New Home Sales

New home sales step back in February

The average price of homes sold in February jumped 25.4% compared to the same period last year.

Andy Carlo

New home sales retreated for a second-straight month in February, the U.S. Census Bureau and the Department of Housing and Urban Development reported this morning.

Sales of new single-family homes in February 2022 were at a seasonally adjusted annual rate of 772,000, which is 2% below the revised January rate of 788,000.

The latest Monthly New Residential Sales Report is also 6.2% below the February 2021 estimate of 823,000.

The National Association of Home Builders attributed the monthly sales decline to higher mortgage rates and higher construction costs. Demand remains solid due to a lack of existing home inventory, however.

“The new home market is more important than ever as a source of inventory given the historically low level of resale homes available for purchase,” said NAHB Chairman Jerry Konter. “However, higher construction costs are hindering new home sales as the cost of lumber, OSB, shingles and other materials rise. Policymakers could help by reducing tariffs on materials as an anti-inflation measure.”

The median sales price of new houses sold in February was $400,600, falling 6.3% from the median January price of $427,700.

But the latest figure is nearly 11% higher than the median price of $362,000 in February 2021.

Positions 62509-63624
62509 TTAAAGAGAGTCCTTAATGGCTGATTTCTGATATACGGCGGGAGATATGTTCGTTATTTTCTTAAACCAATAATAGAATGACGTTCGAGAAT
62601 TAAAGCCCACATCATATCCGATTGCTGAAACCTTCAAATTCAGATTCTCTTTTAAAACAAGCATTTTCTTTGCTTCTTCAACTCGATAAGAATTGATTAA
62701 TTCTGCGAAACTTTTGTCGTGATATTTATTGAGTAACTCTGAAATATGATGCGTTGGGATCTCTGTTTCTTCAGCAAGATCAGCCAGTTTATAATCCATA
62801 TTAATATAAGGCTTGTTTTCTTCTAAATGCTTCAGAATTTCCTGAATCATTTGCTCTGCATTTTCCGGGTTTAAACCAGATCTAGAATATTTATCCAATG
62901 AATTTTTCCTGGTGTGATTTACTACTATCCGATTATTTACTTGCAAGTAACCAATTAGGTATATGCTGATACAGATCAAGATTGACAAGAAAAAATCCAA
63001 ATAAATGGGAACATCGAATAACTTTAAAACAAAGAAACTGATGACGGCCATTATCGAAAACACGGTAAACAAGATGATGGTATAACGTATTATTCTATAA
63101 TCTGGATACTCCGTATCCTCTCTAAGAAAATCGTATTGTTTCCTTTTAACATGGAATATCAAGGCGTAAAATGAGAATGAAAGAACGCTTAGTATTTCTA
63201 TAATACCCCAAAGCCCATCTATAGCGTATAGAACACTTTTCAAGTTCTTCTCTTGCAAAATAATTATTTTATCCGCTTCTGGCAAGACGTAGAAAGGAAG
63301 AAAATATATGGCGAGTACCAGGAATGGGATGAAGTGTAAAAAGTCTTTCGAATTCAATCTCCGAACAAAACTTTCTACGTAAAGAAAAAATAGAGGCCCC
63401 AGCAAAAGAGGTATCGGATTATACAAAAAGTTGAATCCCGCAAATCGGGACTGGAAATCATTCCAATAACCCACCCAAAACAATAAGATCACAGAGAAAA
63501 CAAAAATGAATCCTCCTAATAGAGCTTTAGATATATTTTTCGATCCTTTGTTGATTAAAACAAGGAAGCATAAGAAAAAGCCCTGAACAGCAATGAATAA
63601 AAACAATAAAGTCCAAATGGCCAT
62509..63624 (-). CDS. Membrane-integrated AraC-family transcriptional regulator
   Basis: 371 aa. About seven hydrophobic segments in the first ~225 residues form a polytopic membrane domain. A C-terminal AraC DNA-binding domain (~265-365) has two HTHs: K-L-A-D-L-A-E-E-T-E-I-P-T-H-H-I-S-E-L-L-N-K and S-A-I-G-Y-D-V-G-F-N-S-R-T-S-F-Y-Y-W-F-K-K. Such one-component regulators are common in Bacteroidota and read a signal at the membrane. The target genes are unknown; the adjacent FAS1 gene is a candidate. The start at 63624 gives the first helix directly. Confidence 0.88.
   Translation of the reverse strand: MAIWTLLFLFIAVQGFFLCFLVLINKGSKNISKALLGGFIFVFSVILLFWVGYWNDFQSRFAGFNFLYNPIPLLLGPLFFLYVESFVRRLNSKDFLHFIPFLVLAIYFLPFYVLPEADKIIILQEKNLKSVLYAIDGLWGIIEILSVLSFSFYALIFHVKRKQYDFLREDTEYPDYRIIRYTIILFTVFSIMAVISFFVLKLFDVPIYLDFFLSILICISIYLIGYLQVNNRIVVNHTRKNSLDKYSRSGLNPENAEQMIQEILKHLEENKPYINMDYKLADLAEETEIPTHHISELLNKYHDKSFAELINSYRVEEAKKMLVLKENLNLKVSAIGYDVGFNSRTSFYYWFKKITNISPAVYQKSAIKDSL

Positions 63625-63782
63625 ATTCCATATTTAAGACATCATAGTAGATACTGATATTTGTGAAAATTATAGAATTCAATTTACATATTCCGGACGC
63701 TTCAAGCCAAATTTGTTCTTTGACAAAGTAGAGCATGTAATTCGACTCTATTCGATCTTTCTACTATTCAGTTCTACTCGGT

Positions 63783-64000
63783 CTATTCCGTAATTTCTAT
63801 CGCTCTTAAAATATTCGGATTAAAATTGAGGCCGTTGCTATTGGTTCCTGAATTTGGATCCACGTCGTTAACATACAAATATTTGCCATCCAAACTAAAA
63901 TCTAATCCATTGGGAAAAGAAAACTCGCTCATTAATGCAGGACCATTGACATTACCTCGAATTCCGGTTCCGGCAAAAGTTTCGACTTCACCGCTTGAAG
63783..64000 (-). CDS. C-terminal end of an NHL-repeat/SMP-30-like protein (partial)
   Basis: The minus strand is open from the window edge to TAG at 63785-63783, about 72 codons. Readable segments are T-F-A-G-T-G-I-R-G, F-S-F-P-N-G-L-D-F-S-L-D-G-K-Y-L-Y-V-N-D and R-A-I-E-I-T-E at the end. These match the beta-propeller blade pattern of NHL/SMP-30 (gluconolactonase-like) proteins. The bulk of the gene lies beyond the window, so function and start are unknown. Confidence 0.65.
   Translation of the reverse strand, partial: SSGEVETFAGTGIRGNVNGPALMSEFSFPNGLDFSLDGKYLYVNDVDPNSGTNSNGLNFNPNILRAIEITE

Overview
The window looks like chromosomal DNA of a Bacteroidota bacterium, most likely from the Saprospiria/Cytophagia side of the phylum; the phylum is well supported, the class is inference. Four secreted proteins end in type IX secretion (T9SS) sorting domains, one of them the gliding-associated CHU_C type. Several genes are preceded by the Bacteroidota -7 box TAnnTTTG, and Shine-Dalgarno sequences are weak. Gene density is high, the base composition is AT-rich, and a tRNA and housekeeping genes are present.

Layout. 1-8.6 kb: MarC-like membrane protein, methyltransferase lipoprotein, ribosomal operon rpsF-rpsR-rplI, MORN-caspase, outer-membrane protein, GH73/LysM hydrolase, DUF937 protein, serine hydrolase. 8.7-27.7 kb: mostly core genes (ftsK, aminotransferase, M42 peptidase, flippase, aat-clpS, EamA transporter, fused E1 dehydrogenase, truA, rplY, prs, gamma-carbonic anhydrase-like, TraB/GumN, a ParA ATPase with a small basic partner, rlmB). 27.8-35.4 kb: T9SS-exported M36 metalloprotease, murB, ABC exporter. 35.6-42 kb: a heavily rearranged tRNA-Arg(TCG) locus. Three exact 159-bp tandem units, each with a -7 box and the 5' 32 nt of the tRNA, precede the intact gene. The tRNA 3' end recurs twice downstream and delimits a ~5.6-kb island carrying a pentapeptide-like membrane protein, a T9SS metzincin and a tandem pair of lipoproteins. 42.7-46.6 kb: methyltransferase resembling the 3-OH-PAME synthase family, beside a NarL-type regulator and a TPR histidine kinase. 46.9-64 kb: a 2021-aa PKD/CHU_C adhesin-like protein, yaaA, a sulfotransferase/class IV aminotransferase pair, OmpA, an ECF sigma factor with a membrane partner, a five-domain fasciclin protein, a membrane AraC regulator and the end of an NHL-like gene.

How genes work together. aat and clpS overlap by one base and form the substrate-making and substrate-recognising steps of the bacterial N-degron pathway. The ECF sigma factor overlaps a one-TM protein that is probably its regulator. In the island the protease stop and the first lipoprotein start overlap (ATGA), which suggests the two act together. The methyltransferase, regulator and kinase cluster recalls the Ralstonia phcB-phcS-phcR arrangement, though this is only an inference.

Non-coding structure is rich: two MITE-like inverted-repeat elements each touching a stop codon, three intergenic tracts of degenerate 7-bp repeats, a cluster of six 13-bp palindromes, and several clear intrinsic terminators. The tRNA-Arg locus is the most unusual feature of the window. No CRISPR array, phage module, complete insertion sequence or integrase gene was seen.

The average sales price in February was $511,000, rising 3.4% above the previous month’s average sales price of $494,000.

Compared to the same month a year ago, prices jumped 25.4% and an average price of $407,500.

The seasonally‐adjusted estimate of new houses for sale at the end of February was 407,000. This represents a supply of 6.3 months at the current sales rate.

“New home sales softened in January and February as mortgage rates increased,” said NAHB Chief Economist Robert Dietz. “NAHB is forecasting additional gains in interest rates as monetary policy meaningfully tightens in 2022, putting additional pressure on housing affordability. However, because there is such limited inventory of existing single-family homes on the market, additional new construction is required to meet demand even as building costs significantly outpace inflation.”

Here’s how February new home sales break down by region:

  • In the Northeast, sales soared 59.3% compared to the previous month and were up 7.5% compared to February 2021.
  • In the Midwest, sales climbed 6.3% compared to January but fell 19.2% compared to February 2021.
  • In the South, sales decreased 1.7% in comparison to the prior month and are down 3% from the same period a year ago.
  • In the West, sales rose 2.3% for the month and surged ahead 33% from the February 2021 rate.